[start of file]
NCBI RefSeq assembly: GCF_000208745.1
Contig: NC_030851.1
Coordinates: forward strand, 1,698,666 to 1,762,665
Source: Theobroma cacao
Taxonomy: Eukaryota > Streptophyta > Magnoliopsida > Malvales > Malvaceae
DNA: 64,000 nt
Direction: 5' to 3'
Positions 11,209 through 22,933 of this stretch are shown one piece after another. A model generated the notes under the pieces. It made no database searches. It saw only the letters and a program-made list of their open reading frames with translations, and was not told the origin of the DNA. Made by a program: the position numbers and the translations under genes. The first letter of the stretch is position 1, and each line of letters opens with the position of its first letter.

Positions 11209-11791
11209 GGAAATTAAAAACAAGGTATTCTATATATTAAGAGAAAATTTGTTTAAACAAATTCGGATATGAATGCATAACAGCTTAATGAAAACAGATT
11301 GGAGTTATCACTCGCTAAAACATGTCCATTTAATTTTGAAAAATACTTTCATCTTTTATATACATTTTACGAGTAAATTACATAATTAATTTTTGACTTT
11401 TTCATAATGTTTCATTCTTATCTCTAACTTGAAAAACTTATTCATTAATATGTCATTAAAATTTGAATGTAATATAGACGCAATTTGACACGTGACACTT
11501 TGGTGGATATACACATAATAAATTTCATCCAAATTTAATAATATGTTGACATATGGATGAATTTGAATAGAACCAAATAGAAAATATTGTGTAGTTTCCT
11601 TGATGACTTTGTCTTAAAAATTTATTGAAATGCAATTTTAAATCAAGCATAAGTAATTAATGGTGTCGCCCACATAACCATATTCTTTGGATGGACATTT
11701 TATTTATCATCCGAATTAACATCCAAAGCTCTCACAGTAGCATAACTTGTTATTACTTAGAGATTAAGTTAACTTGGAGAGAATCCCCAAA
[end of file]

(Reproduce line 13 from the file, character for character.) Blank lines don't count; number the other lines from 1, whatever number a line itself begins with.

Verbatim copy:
11501 TGGTGGATATACACATAATAAATTTCATCCAAATTTAATAATATGTTGACATATGGATGAATTTGAATAGAACCAAATAGAAAATATTGTGTAGTTTCCT